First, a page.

IBM Watson can do much more than answer questions on Jeopardy. Earlier this month, the artificial intelligence system created a movie trailer. It also powers driverless cars and is helping doctors with cancer care and research.
Watson is IBM’s bet on the next era of computing that is built to understand, reason, learn and interact, according to IBM Watson’s Chief Marketing Officer Steve Gold.
“It’s not speech recognition like Siri, not speech synthesis like Alexa, but actually understanding human languages,” Gold told Mashable.
Gold spoke with Mashable during New York’s Advertising Week about who is interested in Watson and the future of partnerships. With rumors of tech companies circling Twitter for a potential acquisition, we discussed the value of data, and Twitter specifically, and what’s next for IBM.
Is there a specific industry that Watson serves?
Coming out of Jeopardy, we knew that Watson had a voracious appetite for data and an ability to provide insights into the data in a way that was evidence-based and in a way what we call confidence-weighted.
Any industry where there’s lots of data, where probabilistic outcomes are useful like health, financial services, banking, insurance are great targets. But the other area is consumer[s] because we, as consumers, have come to expect a level of personalization that is not endemic of our prior experience.
The second time I call my cable provider, don’t they know who I am? You expect them to use a combination of data, transactional, demographic, attitudinal [background]: read my blogs, look at my tweets, it’s all public. Why wouldn’t you mine that data?
What is the data that is powering Watson?
Ninety percent of the world’s data has been created in the last two years, and 80 percent of that is unstructured, which means it’s dark data to conventional computing. It’s not used at all, and beyond that, 80 percent of the 80 percent is rich media, video, pictures.
But even before you get to the obvious areas like social media, think about organizations. You call a company and they say it’s being recorded. What do they do with that call? If you could transcribe it, they would learn about your likes and dislikes. They would learn about their product from feature and function.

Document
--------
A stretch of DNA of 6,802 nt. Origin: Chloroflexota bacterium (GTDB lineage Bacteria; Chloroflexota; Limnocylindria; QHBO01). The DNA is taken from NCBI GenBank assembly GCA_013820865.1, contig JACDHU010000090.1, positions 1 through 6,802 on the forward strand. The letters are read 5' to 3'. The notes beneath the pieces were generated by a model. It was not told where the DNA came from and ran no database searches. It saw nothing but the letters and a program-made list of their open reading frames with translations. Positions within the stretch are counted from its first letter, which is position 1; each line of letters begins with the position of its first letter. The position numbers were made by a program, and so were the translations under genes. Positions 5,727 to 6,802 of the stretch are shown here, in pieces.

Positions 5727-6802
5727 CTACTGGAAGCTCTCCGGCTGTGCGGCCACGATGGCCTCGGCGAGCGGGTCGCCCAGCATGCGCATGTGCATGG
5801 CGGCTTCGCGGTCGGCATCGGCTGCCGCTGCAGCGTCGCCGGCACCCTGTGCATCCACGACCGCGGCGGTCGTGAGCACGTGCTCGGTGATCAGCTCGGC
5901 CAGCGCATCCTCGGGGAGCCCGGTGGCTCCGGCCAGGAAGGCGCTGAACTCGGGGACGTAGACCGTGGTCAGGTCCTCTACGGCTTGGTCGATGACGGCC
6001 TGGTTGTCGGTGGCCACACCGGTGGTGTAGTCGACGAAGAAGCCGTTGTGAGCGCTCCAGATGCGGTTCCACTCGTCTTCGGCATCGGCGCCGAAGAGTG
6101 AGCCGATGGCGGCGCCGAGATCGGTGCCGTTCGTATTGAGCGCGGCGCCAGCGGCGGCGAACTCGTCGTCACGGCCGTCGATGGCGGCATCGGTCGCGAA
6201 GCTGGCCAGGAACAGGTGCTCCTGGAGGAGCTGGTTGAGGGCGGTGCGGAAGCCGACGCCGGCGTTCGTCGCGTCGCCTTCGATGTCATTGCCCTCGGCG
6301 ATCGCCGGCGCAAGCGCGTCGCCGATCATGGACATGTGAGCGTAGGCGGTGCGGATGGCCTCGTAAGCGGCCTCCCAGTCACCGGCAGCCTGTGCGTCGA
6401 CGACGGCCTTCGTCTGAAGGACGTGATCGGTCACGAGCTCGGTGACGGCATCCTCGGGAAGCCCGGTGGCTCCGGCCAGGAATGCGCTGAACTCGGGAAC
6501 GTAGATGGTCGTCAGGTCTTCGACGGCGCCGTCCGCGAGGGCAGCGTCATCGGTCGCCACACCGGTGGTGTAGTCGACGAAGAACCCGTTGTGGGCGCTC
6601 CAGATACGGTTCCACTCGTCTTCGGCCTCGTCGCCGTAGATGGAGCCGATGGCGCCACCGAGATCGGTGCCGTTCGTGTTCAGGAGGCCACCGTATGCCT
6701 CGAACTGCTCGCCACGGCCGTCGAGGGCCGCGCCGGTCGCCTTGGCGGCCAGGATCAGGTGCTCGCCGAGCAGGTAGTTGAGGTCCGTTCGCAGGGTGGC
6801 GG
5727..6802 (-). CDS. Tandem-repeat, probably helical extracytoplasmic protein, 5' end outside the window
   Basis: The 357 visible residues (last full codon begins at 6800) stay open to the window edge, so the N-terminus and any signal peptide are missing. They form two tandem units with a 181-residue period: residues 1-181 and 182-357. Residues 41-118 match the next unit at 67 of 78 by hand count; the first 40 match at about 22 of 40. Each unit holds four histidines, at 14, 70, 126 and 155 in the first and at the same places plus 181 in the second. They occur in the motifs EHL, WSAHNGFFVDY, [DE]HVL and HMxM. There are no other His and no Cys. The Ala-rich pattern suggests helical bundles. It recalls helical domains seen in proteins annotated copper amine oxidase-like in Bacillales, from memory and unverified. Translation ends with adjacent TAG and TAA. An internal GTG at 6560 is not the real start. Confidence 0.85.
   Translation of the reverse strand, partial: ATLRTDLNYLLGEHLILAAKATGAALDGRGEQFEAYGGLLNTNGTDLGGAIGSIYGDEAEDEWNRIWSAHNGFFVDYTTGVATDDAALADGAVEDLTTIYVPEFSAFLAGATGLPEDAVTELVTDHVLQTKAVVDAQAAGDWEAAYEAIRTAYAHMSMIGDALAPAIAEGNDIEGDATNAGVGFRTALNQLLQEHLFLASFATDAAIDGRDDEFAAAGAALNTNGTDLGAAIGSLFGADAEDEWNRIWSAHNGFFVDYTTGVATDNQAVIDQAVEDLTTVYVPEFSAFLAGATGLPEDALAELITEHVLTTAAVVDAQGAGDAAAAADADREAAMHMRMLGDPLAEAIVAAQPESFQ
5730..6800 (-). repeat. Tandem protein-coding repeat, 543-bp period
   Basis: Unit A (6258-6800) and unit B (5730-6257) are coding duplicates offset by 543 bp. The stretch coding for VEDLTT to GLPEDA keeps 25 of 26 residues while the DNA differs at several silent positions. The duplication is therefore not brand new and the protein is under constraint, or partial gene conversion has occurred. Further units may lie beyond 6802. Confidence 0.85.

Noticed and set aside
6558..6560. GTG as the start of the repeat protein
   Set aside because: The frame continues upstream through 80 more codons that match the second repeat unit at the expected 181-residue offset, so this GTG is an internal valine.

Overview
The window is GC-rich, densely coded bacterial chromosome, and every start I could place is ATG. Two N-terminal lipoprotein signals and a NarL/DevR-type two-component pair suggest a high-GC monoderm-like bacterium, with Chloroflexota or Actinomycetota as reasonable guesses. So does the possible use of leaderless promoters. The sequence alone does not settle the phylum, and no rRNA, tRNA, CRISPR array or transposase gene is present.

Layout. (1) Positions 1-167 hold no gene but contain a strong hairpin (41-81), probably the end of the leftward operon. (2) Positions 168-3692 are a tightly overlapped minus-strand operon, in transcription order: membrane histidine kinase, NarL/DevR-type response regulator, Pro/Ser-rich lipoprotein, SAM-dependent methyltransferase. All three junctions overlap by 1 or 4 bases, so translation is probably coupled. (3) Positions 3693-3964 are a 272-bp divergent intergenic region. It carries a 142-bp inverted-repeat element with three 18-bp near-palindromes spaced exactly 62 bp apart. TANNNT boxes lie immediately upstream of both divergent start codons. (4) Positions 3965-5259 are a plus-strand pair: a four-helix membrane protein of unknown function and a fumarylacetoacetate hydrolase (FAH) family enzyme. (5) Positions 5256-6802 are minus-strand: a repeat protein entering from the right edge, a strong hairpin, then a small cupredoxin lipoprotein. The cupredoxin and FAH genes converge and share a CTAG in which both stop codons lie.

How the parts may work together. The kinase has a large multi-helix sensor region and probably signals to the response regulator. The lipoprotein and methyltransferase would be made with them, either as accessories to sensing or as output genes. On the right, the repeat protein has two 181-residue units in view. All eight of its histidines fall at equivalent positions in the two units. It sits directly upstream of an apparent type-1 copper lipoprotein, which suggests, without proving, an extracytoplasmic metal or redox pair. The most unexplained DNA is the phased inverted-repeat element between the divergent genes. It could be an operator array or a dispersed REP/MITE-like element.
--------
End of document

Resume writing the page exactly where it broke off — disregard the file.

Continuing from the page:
There’s lots of public data that is easily harnessed that is free: travel.gov, health. Most organizations don’t use it in part because data once thought to be a solution actually became the problem.
Why would a company use IBM versus another partner?
We’ve approached this market a little bit differently. When some of these organizations look at AI, they’re like, “How do I improve my product?” But they’re not really interested in advancing AI for general use.
We’ve opened up a platform to allow individuals to use AI to solve real problems. Let’s talk about health and cancer. Let’s talk about climate change, and then we can do the fun things too.
We’re still at the early stages. We’ve invested $6 billion in our idea, a third of that is dedicated to cognitive. There’s still this heavy investment required to move this industry along.
IBM partnered with Twitter back in 2014 for data analytics. Would IBM be interested in acquiring Twitter?
I’m happy to give you the corporate answer: We don’t comment on rumors.
So then, why is Twitter data valuable? Why is it valuable to IBM, and why is it valuable to other industries?
If you look at data at large, you value it based on what you can learn from it. So much of that is steeped in the use of that particular data. If I’m developing a healthcare app, I really value health-related data.
Twitter is one of the few vehicles [from which] I can get a pulse of the marketplace.
If you think about Twitter, it really talks to the consumer and the market mindset. Twitter is one of the few vehicles [from which] I can get a pulse of the marketplace. It represents insights that I wouldn’t necessarily glean from other sources. That’s really why data at large, but Twitter specifically, is interesting.
Do you have a 10-year plan, a 20-year plan, a 50-year plan, and what can you tell me about them?
Short answer is yes. The way we do that is we think about the commercialization aspect in shorter, more agile periods, [shorter] than 18 months. We have agile methodology and constant updates and sprints. The incremental change you’ll see is greater breadth and depth of functionality.
Part of the problem with you asking that question is we opened the platform to Watson, which is somewhat unusual for IBM. [With] one of the greatest innovations in our 105-year history, you contain it, you commercialize it. We knew this was far too pervasive, so it’s not just what you’re going to do. So it’s also what the market, what the developer will do, and what’s amazing about developers is they don’t know what they can’t do.
What company do you think will have the greatest influence in AI?
It’s too early to know the strategies. Everyone has declared AI, but what does that actually mean? At least for IBM, our chairman and CEO has said, “We’re all in. This is the future of IBM, and we think it’s the future of business.” So far, if you look at the general trend and the rate of adoption, it is huge. I think when history is written, it would have eclipsed the rate of adoption for any other prior technology.
via IBM – Google News http://bit.ly/2dzHvP2
September 30, 2016 at 09:27AM